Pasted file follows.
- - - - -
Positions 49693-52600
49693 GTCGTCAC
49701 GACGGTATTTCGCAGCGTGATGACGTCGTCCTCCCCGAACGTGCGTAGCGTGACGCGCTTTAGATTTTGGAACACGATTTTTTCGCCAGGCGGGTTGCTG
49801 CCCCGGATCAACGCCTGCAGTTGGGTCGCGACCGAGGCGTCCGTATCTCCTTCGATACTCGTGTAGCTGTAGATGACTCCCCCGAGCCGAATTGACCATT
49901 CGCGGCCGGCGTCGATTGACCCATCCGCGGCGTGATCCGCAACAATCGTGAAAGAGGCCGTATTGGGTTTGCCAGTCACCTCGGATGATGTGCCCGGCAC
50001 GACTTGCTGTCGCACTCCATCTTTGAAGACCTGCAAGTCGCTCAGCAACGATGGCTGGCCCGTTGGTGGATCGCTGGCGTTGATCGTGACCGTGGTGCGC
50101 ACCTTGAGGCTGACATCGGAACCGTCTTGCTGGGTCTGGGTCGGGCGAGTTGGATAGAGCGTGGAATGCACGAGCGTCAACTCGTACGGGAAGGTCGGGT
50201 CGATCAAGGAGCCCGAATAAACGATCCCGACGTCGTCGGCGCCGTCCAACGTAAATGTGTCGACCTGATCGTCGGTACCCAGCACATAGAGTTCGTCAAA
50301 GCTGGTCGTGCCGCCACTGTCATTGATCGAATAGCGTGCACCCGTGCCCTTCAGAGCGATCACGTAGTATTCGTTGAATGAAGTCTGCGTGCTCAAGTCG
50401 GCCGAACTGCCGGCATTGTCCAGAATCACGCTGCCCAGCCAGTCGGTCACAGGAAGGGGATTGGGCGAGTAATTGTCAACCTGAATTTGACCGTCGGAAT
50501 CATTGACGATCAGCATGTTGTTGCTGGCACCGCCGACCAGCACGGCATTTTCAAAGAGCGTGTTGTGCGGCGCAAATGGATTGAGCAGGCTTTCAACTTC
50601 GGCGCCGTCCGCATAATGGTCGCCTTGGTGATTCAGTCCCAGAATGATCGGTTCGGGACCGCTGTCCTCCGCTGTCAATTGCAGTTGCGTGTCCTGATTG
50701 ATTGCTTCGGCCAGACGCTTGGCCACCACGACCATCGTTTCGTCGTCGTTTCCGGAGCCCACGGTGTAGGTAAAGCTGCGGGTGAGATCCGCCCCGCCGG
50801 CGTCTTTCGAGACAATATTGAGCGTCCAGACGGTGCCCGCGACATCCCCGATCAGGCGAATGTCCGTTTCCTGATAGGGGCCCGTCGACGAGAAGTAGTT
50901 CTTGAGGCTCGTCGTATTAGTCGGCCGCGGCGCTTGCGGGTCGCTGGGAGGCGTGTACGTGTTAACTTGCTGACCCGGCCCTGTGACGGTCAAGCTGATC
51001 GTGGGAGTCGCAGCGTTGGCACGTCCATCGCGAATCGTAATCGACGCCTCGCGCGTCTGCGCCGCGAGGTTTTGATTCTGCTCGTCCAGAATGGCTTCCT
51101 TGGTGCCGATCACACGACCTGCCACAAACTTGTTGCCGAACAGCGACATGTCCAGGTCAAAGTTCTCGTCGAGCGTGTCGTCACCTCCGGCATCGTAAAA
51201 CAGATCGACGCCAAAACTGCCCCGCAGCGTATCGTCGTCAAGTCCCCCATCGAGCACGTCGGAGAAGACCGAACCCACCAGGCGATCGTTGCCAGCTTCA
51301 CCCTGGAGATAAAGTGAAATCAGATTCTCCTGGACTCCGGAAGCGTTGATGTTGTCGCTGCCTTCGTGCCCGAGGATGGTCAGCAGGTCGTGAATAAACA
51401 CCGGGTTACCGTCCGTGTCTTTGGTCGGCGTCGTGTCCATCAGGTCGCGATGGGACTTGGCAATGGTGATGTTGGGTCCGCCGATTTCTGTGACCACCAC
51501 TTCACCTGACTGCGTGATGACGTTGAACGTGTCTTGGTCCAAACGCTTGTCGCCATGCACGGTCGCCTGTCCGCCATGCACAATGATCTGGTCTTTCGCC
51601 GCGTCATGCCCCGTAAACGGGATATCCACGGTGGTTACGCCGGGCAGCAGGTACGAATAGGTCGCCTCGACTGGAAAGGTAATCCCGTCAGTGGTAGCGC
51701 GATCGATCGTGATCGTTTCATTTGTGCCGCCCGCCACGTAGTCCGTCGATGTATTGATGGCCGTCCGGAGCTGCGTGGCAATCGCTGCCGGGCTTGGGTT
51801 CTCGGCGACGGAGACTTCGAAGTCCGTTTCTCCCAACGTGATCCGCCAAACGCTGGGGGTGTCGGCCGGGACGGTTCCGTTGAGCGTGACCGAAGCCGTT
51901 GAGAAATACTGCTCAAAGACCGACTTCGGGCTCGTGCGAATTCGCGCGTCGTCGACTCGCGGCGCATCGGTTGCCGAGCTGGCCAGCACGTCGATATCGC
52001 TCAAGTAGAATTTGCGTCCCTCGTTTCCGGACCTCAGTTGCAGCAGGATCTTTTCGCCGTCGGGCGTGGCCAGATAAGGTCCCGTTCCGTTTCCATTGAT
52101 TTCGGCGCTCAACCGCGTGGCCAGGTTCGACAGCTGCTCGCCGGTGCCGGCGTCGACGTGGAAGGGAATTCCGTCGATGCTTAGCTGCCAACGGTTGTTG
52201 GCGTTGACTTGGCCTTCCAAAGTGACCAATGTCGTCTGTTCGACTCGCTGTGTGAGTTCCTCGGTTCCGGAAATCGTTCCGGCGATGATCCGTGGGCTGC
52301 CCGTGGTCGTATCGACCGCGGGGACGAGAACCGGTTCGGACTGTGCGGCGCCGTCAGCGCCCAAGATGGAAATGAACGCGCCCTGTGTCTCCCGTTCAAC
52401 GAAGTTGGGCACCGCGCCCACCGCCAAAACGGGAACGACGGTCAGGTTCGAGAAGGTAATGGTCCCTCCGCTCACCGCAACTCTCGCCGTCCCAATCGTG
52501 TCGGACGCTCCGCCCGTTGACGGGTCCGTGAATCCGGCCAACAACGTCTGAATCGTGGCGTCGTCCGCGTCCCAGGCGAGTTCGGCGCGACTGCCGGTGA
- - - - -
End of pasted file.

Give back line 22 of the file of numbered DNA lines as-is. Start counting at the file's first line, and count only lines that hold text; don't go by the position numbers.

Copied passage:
51601 GCGTCATGCCCCGTAAACGGGATATCCACGGTGGTTACGCCGGGCAGCAGGTACGAATAGGTCGCCTCGACTGGAAAGGTAATCCCGTCAGTGGTAGCGC